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Re: time order doesn't meet common sense

From: Eric van der Vlist <vdv@dyomedea.com>
Date: Sun, 28 Oct 2001 09:33:45 +0100
Message-ID: <3BDBC2E9.3060407@dyomedea.com>
To: Ashok Malhotra <ashokma@microsoft.com>
Cc: www-xml-schema-comments@w3.org
Ashok Malhotra wrote:

> You cannot subtract one time from another to get a duration.
> You must use dateTime.

Sure, that's not exactly what I meant...

Where I think that the order relation defined by W3C XML Schema is 
broken is that I can't express (for instance) the constraint that a time 
needs to be between 22:00:00 and 06:00:00 next day (except with complex 
contorsions on timezones).



> All the best, Ashok 
> ===========================================================
> -----Original Message-----
> From: Eric van der Vlist [mailto:vdv@dyomedea.com] 
> Sent: Saturday, October 27, 2001 6:32 AM
> To: www-xml-schema-comments@w3.org
> Subject: xs:time order doesn't meet common sense
> When defining a time format with hours between 0 and 24, ISO 8601 has 
> not defined any order relation on these values... and this is leading to 
> weird consequences!
> Let's take the example of a plane with a daily summer time schedule 
> leaving San Francisco at 16:30:00-07:00 to arrive in Paris at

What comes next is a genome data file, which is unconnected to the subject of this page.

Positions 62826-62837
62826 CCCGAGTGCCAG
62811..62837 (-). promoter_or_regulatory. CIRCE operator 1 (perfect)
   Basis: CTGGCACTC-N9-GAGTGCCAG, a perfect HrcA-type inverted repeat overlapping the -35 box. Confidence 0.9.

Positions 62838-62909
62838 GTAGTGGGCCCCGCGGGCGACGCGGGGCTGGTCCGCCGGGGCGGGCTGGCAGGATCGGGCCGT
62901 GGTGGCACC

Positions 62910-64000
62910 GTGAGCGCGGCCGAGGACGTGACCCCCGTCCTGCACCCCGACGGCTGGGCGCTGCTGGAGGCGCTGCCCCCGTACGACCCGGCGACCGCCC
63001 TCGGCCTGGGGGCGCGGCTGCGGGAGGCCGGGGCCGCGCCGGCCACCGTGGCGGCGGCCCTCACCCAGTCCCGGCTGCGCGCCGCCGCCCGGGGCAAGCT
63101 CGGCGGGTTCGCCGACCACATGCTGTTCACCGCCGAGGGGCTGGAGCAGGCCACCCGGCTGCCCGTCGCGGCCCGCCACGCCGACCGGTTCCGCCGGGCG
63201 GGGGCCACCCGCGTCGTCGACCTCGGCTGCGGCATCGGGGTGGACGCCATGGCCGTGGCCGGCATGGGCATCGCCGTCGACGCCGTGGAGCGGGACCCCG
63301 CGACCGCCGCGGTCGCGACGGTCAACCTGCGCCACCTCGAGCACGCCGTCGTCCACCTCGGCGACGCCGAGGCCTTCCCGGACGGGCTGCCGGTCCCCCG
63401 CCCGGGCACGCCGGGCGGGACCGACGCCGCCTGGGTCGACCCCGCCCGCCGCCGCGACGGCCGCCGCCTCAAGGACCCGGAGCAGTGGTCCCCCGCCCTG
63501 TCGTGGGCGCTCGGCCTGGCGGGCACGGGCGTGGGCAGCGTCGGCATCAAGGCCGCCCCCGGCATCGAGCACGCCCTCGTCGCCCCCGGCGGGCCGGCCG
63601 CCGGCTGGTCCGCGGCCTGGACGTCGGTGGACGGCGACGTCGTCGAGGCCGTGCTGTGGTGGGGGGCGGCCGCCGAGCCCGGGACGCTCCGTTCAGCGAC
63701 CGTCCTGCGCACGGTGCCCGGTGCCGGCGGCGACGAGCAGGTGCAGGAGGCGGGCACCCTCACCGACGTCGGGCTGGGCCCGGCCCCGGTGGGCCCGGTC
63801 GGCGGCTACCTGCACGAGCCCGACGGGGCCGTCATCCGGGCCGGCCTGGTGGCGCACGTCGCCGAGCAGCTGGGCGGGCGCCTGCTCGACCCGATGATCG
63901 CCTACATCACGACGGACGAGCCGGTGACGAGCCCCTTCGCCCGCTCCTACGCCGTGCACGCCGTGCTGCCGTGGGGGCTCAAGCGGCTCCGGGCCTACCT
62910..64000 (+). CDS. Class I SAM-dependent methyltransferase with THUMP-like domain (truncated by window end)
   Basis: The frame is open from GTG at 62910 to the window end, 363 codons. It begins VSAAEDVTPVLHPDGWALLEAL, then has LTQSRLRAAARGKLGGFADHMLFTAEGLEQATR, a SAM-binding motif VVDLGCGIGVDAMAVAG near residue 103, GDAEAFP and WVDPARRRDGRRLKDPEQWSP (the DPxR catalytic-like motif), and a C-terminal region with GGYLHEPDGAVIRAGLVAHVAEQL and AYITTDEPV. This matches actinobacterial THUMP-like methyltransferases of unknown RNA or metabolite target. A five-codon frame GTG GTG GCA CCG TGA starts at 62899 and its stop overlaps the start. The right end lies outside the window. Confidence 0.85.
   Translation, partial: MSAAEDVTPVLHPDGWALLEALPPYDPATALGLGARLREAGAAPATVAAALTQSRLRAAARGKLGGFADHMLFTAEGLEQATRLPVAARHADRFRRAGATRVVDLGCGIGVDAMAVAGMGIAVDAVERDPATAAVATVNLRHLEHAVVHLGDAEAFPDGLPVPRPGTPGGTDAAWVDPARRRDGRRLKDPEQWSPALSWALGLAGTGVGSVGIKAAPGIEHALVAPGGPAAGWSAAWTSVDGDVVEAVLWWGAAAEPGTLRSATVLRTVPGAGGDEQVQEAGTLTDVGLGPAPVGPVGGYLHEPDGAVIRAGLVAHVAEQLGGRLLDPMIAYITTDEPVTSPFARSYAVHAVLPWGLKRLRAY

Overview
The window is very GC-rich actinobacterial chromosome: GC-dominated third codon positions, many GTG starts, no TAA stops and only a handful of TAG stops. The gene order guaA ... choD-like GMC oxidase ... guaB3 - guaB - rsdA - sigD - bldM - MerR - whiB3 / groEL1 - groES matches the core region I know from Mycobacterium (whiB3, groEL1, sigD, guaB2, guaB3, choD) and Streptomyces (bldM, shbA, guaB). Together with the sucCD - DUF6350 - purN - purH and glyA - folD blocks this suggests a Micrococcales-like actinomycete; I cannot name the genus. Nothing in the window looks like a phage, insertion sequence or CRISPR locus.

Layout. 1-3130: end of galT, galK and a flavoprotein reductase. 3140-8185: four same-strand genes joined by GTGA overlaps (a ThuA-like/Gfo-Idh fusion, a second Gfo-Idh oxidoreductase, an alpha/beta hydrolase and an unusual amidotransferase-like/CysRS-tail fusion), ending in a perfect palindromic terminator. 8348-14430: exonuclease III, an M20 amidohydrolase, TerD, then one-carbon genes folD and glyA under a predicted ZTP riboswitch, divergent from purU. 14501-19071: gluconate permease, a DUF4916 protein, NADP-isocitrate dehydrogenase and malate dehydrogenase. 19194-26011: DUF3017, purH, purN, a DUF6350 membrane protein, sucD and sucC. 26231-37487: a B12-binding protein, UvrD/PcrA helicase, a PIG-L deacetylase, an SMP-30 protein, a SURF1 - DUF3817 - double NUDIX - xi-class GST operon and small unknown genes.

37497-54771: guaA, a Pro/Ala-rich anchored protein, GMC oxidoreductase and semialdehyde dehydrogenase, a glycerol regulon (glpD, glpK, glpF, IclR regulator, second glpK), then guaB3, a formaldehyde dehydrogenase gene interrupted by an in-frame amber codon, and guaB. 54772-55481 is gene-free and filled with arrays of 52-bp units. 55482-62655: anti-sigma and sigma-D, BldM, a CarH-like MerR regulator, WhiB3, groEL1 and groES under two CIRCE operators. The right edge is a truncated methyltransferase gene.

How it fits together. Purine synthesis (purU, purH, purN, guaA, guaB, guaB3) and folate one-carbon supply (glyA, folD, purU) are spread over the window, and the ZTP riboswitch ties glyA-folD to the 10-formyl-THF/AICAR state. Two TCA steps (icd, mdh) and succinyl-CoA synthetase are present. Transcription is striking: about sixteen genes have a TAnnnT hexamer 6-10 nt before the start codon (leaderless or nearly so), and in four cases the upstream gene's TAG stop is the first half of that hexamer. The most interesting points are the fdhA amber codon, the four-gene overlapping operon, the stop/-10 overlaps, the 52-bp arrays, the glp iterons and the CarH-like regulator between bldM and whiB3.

> 10:45:00+02:00 the next day.
> The definition of the order between those two times given by W3C XML 
> Schema would lead us to the conclusion that this plane arrives before 
> leaving.
> This problem might be solved if values greater than 24 were accepted for 
> the hour (the plane would then arrive at 34:45:00+02:00, ie 25:45:00-07:00).
> What is especially inconsitent is that the actual value space of xs:time 
> is already exceeding the 24 hours to cover the 52 hours from 00:00:00+14 
> to 24:00:00-14!
> This means that by carefully selecting the timezones one might be able 
> to get planes which arrive after leaving.
> To go back to our example, 16:30:00-07:00 is also 01:30:00+02:00 (the 
> next day) and the plane is flying from 01:30:00+02:00 to 10:45:00+02:00...
> This cannot be extended to be the general case (the flight may have been 
> longer) and relaxing the constraint on the range of the hours part would 
> only generalize something which is already allowed...
> I think that the issue is coming from the definition of the order 
> relation for xs:time:
> "The order relation on time values is the Order relation on dateTime 
> ( using an arbitrary date. "
> This doesn't really make sense since xs:time is a recurring point in 
> time, not a duration. The consequence is that by changing the timezone 
> of the arbitrary date, you can change the result of the comparison.
> Eric (jetlagged after this exercise)

Rendez-vous  Paris pour le Forum XML.
Eric van der Vlist       http://xmlfr.org            http://dyomedea.com
http://xsltunit.org      http://4xt.org           http://examplotron.org
Received on Sunday, 28 October 2001 03:33:23 UTC

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